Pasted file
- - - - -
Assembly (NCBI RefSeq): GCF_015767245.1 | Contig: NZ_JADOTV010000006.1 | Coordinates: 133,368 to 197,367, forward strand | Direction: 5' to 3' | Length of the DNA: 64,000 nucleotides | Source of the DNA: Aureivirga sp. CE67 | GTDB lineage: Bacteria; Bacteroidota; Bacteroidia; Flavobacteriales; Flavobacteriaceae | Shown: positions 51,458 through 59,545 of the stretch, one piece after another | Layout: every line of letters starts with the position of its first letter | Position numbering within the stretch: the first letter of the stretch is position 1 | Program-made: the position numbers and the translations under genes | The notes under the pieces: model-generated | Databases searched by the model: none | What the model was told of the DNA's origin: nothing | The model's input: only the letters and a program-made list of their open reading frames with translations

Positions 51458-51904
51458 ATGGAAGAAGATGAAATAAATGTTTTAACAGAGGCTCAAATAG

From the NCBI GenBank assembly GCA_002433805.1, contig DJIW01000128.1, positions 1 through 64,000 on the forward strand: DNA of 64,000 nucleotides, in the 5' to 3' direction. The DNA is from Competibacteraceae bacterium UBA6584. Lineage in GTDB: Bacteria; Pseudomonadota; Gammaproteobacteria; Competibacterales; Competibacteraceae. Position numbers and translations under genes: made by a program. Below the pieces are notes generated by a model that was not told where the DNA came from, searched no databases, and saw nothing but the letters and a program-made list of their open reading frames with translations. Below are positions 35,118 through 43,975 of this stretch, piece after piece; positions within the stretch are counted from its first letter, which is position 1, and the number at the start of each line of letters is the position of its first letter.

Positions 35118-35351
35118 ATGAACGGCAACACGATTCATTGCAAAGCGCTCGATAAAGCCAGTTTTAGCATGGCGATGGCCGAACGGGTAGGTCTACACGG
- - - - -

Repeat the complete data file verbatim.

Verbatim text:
Assembly (NCBI RefSeq): GCF_015767245.1 | Contig: NZ_JADOTV010000006.1 | Coordinates: 133,368 to 197,367, forward strand | Direction: 5' to 3' | Length of the DNA: 64,000 nucleotides | Source of the DNA: Aureivirga sp. CE67 | GTDB lineage: Bacteria; Bacteroidota; Bacteroidia; Flavobacteriales; Flavobacteriaceae | Shown: positions 51,458 through 59,545 of the stretch, one piece after another | Layout: every line of letters starts with the position of its first letter | Position numbering within the stretch: the first letter of the stretch is position 1 | Program-made: the position numbers and the translations under genes | The notes under the pieces: model-generated | Databases searched by the model: none | What the model was told of the DNA's origin: nothing | The model's input: only the letters and a program-made list of their open reading frames with translations

Positions 51458-51904
51458 ATGGAAGAAGATGAAATAAATGTTTTAACAGAGGCTCAAATAG

From the NCBI GenBank assembly GCA_002433805.1, contig DJIW01000128.1, positions 1 through 64,000 on the forward strand: DNA of 64,000 nucleotides, in the 5' to 3' direction. The DNA is from Competibacteraceae bacterium UBA6584. Lineage in GTDB: Bacteria; Pseudomonadota; Gammaproteobacteria; Competibacterales; Competibacteraceae. Position numbers and translations under genes: made by a program. Below the pieces are notes generated by a model that was not told where the DNA came from, searched no databases, and saw nothing but the letters and a program-made list of their open reading frames with translations. Below are positions 35,118 through 43,975 of this stretch, piece after piece; positions within the stretch are counted from its first letter, which is position 1, and the number at the start of each line of letters is the position of its first letter.

Positions 35118-35351
35118 ATGAACGGCAACACGATTCATTGCAAAGCGCTCGATAAAGCCAGTTTTAGCATGGCGATGGCCGAACGGGTAGGTCTACACGG